Towards a common structure of Zope 3 extensions

Quite a few Zope 3 extensions are starting to appear. This is great. There is all the great work done within the Z3ECM svn repository. There's Infrae's hurry library of little Zope 3 odds and ends. Then there are various Zope 3 extensions written by Zope corporation, such as zc.catalog and zope.formlib. There's also various work done in the Zope 3 base svn repository.

Various patterns are emerging in the way these extensions are structured. I want to suggest a common pattern we all adhere to, and the reasons why. My aim is to suggest a common Pythonic structure, so that we don't do our homegrown Zope thing.


The word "package" in this text means what you check out from SVN. It's also what you can distribute to others in a tarball. It's what linux distributors use to create their distribution packages. It's also what you can use to create a Python egg (see more later).

The word "python package" in this text means what is importable in Python. It has the It's like a Python module, but bigger.

These packages are not necessarily identical, and in fact I'll argue they shouldn't be identical. When I say "package" I mean the former distribution package, when I say "python package" I'll mean the latter.

Why is a common package layout important?

Developers know where to look when they start using a new package. Distributors and packagers (such as linux distributors) know where to look and what to do. System administrators need to know only a single trick to install Python packages into Zope, not a different one for each package. Eventual metadistributions like what Zope 3 ECM may become will be easier to build.

Furthermore, distutils is now the standard for python packages. This involves a script the package root which can be used to build and install Python packages. It can also be used to create distributions of Python packages. Distutils presumes having a place where the can live.

Recently Phillip Eby has been doing a lot of great work with Python eggs, setuptools and easy_install. Briefly:

  • eggs make it easy to distribute Python packages to be installed. It handles dependencies.
  • setuptools makes it easy to create eggs. It also makes it to upload our package into cheeseshop.python where other Python developers can find it.
  • easy_install makes it trivial to install packages and the dependencies by typing a one liner.

We need to structure our Zope 3 packages so they're easy to use with eggs. I expect Zope 3 core will start using eggs pretty soon, so let's prepare our extensions.

Package namespaces

Some packages create their own Python package namespace (hurry, zc) by utilizing a namespace package with an empty Others expect to live within the zope namespace of Zope 3, probably in the hope that this package will one day be core. Some packages just sit in the top level, creating a new namespace all for themselves, other packages cohere under a common namespace.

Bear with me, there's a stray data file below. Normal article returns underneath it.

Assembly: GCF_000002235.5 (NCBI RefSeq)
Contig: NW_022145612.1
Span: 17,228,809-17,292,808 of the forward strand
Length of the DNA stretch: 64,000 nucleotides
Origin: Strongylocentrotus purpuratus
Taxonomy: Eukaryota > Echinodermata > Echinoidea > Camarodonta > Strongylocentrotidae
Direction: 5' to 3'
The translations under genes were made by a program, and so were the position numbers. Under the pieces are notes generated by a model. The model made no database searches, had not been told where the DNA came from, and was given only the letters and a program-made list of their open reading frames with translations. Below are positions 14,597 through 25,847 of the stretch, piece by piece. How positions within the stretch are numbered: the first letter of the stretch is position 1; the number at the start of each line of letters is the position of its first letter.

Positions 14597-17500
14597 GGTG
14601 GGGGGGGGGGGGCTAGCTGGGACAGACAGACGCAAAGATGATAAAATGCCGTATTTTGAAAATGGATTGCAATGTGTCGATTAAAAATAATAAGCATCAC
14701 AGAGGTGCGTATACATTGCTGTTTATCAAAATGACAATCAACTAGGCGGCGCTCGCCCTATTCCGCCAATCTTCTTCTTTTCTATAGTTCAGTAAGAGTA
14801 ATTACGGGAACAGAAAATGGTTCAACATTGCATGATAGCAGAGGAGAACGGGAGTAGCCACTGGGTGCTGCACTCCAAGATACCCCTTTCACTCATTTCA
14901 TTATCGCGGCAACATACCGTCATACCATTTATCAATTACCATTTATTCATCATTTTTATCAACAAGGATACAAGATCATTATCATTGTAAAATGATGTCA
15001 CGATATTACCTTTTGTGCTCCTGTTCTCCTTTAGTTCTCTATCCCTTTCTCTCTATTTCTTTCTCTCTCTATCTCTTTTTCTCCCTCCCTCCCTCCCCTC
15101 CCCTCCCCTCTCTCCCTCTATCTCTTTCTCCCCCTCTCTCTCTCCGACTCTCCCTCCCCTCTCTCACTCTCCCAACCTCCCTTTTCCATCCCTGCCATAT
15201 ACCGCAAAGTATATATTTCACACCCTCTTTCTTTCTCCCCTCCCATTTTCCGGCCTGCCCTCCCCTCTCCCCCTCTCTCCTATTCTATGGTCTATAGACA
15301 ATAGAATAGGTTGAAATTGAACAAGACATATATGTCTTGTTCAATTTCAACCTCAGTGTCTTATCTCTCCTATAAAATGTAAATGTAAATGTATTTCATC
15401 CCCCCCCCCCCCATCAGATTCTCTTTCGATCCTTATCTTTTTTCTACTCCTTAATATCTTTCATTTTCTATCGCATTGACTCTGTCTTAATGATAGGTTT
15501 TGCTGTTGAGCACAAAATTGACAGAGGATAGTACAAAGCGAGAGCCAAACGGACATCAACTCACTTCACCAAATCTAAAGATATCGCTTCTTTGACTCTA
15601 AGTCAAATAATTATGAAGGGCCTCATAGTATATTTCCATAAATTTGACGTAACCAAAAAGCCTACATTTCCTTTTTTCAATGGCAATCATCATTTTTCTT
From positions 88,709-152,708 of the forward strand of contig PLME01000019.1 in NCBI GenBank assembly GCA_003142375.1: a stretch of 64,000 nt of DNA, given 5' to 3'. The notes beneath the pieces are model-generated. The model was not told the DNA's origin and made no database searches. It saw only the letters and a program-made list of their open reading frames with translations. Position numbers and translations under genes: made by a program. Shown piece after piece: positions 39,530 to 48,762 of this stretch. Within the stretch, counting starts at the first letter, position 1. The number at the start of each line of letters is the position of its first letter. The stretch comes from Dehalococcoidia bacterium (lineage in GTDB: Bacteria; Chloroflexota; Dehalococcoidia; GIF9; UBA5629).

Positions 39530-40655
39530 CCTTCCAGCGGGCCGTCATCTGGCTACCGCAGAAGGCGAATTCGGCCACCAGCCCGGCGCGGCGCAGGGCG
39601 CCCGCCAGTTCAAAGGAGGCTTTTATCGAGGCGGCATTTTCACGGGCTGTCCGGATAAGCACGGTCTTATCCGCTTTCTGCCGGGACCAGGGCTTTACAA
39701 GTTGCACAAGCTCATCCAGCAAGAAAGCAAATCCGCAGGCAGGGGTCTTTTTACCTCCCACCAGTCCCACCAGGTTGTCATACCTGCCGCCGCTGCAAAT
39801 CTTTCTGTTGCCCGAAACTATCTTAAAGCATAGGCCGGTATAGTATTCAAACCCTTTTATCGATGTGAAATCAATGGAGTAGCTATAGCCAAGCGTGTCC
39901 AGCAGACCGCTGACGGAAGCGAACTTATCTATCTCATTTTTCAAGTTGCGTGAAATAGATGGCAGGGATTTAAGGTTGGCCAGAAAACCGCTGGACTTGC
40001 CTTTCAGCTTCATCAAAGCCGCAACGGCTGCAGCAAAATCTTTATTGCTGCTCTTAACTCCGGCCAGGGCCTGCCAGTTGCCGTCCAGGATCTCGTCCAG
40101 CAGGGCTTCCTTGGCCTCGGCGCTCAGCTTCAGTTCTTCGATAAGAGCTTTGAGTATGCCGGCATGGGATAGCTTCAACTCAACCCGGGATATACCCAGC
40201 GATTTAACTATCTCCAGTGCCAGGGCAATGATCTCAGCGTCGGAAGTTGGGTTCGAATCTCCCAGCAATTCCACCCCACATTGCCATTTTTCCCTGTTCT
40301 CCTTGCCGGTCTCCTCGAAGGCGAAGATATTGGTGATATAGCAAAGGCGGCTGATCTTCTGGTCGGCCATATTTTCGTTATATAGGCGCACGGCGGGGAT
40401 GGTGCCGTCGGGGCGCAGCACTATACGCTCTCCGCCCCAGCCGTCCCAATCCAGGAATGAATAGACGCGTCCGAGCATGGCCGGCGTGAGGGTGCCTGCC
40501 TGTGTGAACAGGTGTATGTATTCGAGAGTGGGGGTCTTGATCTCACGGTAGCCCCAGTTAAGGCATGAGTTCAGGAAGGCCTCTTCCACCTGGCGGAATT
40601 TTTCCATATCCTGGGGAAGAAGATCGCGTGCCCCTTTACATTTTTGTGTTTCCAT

• Being in core is not so important with Zope 3. It's a flexible system. We'll distribute collections of packages, probably using eggs to handle dependencies. Don't use zope as a top level package name unless you're really developing the package inside zope makes it harder to install as a normal Python package as you need to hack the zope hierarchy and mess about with symlinks. python install becomes impossible. If your package enters core, you'll probably do more changes anyway that break compatibility than just changing the package namespace.
  • Use a top level namespace package. So, I didn't call my query package query, as I imagine there are other python modules called that way. Instead I used a top level namespace called hurry and put it there. There's probably nothing else that's imported as hurry.query in the Python world.
  • Try to cohere multiple related packages under a shared toplevel namespace package. I've tried to do this with hurry, which has hurry.file, hurry.workflow and hurry.query. This is also to prevent namespace pollution.

Structure of a package

Some packages conflate the concept of distribution package and Python package. Thus, the Python modules are just in the top level of the distribution package, which has an

This is not good if you want your package to be released to the world, or possibly even be picked up by a Linux distributor. When I download a release tarball of some interesting Python extension, I expect to be able to unpack it, and not find all the source right there. No, I expect a nice README.txt, a INSTALL.txt, a, and perhaps a testrunner and a doc directory. I don't want to be bothered with lots of files of the source code itself.

The source code, that which ends up being importable somehow, that which ends up on the PYTHONPATH somehow, is in a separate subdirectory. This is often called src, like with Zope 3. An alternative structure also frequently used and useful if your package will have everything in a single Python namespace package anyway is to make this Python namespace package the immediate subdirectory.

It's actually the layout of Zope 3 SVN. It's also the layout of, say, Twisted, and PEAK, and CherryPy, and many, many other Python packages.

By using such a structure, it's trivial to create a simple release: you just do an svn export, tar it up, and you're done. It also become easy to create eggs, and the like.


  • split your source code away from your top level distrubtion package
  • put your Python packages either in a subdirectory called src, or put your single namespace package directly in a subdirectory with the name of your Python namespace package (twisted).
  • Put in a README.txt and a LICENSE.txt at the very least.
  • Strongly consider putting in a
  • Let's all investigate eggs and make our own packages work with them.